At age 18, I spent the summer scooping ice cream at a Cape Cod institution called Nick and Dick’s. Little did I know at the time that this job would be great training for my later career.

My manager at Nick and Dick’s was a guy named Rick. Rick at Nick and Dick’s. Go figure.

Rick at Nick and Dick’s had lofty standards for customer service.  He ran one high-performing shop. Or shall we say, shoppe.

I scooped endless dishes of rum raisin, peppermint stick, and mint chocolate chip (my favorite!). Meanwhile, I also learned valuable lessons about being customer-facing:

  • Customers can get overwhelmed by choices. Sense this, and help them navigate.
  • For customers, it’s not just about the ice cream. It’s about the promise of summer, of carefree-ness, of fun. You are there in part to fulfill that promise.
  • When in doubt, work with urgency. Customers will appreciate how you respect their time.
  • Say thank you when someone does business with you. Always.

Later, when I switched from the client side to a customer-facing role at a marketing research firm, I applied many of these lessons.

Whether people are buying ice cream or purchasing complex professional services, they have something in common: They are tugged by forces that affect their emotions.  The buying context looks somewhat like this:

Clients need service providers who are aware of the forces surrounding the buying decision and who can help hack through those forces to move the relationship forward. These service providers must not only demonstrate technical competence, but also make clients feel empowered, supported, and trusting. They must convert the chaos of the buying process into clarity and calm.

(For a more nuanced description of the dynamic that inspired my sketch here, see the wonderful book Managing The Professional Service Firm by David Maister and read the chapter “How Clients Choose.”)

When marketing services or marketing tech firms hire talent, they are often looking for people that can be, as we say, “client-facing.”

If a candidate hasn’t yet worked in a customer-facing role, how can you tell if that person will be strong with customers? Even if they do have experience being in front of clients, how do you know their customer service ethos is what you need? After all, the flip side of someone having ten years of experience in anything  is that they may have ten years of experience repeating the same mistakes.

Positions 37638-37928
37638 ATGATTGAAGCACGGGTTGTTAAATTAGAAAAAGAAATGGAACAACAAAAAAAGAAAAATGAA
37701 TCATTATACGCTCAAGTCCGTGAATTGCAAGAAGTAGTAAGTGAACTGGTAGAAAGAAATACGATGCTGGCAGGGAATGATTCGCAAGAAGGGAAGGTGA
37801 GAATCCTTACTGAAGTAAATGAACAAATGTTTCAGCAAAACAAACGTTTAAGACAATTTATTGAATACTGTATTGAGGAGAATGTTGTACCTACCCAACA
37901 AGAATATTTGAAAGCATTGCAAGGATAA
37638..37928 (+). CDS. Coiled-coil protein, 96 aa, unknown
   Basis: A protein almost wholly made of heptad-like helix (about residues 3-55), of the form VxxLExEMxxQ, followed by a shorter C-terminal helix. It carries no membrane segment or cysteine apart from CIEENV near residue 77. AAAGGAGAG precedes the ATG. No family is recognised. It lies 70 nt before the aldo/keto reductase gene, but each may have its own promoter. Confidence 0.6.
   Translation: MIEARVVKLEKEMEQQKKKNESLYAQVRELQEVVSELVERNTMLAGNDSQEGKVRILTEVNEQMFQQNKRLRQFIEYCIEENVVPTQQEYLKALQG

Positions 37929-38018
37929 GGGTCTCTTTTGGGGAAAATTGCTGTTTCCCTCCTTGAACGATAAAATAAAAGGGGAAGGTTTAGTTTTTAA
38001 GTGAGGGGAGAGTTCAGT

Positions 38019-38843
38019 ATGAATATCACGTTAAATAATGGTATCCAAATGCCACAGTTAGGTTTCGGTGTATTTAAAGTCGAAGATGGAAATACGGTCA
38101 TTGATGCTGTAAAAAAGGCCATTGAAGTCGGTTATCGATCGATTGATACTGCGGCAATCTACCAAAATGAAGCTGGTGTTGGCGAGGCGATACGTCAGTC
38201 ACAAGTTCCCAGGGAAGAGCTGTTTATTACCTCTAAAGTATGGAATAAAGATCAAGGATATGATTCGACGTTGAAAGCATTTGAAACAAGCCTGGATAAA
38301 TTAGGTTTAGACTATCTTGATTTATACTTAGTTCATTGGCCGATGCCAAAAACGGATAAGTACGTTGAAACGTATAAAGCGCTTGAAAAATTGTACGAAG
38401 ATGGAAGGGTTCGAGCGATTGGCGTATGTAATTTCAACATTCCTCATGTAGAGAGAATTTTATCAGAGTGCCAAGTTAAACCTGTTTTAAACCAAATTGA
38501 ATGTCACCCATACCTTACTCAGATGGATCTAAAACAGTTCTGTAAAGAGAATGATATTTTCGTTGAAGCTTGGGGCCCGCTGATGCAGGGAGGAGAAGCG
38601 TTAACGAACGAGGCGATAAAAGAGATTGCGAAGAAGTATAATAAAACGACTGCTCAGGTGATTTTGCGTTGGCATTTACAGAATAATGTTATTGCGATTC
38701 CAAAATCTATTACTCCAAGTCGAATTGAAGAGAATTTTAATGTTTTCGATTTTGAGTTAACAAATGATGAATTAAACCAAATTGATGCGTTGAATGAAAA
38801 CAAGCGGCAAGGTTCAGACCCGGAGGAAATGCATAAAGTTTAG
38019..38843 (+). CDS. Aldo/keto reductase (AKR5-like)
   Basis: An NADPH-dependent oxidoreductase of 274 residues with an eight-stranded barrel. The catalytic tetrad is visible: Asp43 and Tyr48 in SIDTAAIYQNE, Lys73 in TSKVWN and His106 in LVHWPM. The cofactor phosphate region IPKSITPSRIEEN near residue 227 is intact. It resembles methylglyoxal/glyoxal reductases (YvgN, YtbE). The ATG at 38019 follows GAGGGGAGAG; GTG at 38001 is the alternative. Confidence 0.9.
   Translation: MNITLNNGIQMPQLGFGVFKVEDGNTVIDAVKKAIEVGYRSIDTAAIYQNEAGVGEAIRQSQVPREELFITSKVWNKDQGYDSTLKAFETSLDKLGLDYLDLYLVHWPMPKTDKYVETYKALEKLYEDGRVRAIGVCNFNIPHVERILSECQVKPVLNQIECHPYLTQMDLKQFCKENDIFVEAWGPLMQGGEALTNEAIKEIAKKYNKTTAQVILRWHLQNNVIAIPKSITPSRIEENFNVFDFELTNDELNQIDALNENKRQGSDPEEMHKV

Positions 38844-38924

And sometimes the best candidates for marketing services roles are ‘transfers’  – people from client-side marketing or academia, for instance. Some of those transfers will be tone-deaf with clients. But some will be diamonds who can effortlessly earn that elusive trusted advisor status.

How do you surface those diamonds? In short, how do you uncover latent professional services DNA?

Conveniently, when you are evaluating talent for your team, you are actually a buyer of a complex sale. In effect, YOU are the client and the candidate is the service provider. So you have those same forces pulling you that we saw before:

This means that you can signal the forces affecting you, and evaluate how candidates navigate those signals.

As you evaluate candidates, pay attention to clues:

  • Do your candidates sense the forces pulling at you?
  • Are they summarizing discussions, clarifying next steps, and helping you feel less overwhelmed?
  • Are they creating a personal connection with you in addition to demonstrating analytical and marketing chops?
  • Are they anticipating and handling objections to their candidacy?
  • Can they paint a picture of how things would be better with them on your team?
  • Do they provide new insights that make you sit up straighter?
  • Do they bring urgency and a steady hand to interactions?

If you see evidence of these behaviors, you are likely in the presence of someone with latent skills in professional services.

And of course, ask them what they drew from their jobs in high school. Their reflections will be telling.

Thoughts? How do you test for professional services acumen?